from the pulling-a-netflix dept.
blackbearnh writes "For years, people have been using SETI@Home to help search for signs of extraterrestrial life in radio telescope data. But Jill Tarter, director of the Center for SETI Research at the SETI Institute, wants to take things to the next level. Whereas SETI@Home basically used people's computers as part of a giant distributed network to run a fixed set of filters written by SETI researchers, Tarter thinks someone out there may have even better search algorithms that could be applied. She's teamed with a startup called Cloudant to make large volumes of raw data from the new Allen telescope available, and free Amazon EC2 processing time to crunch the data. According to Tarter: 'SETI@Home came on the scene a decade ago, and it was brilliant and revolutionary. It put distributed computing on the map with such a sexy application. But in the end, it's been service computing. You could execute the SETI searches that were made available to you, but you couldn't make them any better or change them. We'd like to take the next step and invite all of the smart people in the world who don't work for Berkeley or for the SETI Institute to use the new Allen Telescope. To look for signals that nobody's been able to look for before because we haven't had our own telescope; because we haven't had the computing power.'"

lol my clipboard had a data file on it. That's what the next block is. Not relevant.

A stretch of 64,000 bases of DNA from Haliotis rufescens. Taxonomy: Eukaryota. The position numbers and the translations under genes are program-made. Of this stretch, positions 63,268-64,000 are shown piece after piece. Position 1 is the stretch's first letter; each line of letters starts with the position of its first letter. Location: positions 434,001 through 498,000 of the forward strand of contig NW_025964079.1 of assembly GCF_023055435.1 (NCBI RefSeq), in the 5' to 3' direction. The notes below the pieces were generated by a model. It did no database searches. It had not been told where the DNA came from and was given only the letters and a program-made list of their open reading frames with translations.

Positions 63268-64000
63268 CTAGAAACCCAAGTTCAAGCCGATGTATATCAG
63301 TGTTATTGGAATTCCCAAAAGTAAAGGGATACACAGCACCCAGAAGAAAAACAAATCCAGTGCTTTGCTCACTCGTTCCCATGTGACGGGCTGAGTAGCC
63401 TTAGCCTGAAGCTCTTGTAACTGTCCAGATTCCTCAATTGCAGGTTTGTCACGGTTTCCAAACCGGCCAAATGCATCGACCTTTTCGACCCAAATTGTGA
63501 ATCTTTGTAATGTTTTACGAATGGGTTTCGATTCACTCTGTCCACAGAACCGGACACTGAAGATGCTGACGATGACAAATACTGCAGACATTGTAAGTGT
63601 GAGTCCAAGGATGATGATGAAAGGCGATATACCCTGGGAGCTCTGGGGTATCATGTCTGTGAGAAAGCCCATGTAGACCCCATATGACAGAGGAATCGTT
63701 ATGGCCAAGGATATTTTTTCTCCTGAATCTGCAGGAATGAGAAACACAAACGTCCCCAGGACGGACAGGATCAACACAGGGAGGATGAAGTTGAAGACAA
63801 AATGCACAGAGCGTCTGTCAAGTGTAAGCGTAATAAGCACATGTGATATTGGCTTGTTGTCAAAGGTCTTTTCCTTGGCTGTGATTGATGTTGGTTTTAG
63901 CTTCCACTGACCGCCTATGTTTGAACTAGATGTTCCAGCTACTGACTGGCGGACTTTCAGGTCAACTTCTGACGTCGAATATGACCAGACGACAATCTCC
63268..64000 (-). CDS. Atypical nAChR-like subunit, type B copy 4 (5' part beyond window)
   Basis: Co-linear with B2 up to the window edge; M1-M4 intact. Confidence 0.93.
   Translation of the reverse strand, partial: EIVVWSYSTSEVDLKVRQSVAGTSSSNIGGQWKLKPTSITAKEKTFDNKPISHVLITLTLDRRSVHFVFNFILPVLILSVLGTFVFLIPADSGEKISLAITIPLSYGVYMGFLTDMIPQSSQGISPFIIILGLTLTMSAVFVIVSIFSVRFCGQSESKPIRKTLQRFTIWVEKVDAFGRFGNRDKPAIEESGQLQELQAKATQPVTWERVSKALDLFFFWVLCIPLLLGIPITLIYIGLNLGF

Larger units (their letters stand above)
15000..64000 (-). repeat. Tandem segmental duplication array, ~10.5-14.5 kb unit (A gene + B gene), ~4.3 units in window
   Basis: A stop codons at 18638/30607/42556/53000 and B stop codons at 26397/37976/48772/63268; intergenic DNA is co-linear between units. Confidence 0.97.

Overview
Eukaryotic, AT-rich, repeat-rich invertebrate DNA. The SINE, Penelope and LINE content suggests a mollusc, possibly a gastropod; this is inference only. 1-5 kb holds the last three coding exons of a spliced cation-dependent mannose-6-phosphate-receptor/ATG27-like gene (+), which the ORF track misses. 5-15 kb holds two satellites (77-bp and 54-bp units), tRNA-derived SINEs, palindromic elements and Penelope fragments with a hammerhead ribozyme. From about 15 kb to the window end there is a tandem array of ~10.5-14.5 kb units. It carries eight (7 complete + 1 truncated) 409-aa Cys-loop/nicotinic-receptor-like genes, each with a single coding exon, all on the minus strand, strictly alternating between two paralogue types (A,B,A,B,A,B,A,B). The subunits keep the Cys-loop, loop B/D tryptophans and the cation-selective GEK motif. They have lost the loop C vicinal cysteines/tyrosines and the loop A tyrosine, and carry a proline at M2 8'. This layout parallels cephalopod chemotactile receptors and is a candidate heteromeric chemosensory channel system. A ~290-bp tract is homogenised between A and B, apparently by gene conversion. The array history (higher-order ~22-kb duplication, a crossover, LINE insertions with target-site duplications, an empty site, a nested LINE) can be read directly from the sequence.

The most difficult thing in the world is to know how to do a thing and to
watch someone else doing it wrong, without commenting.
-- T.H. White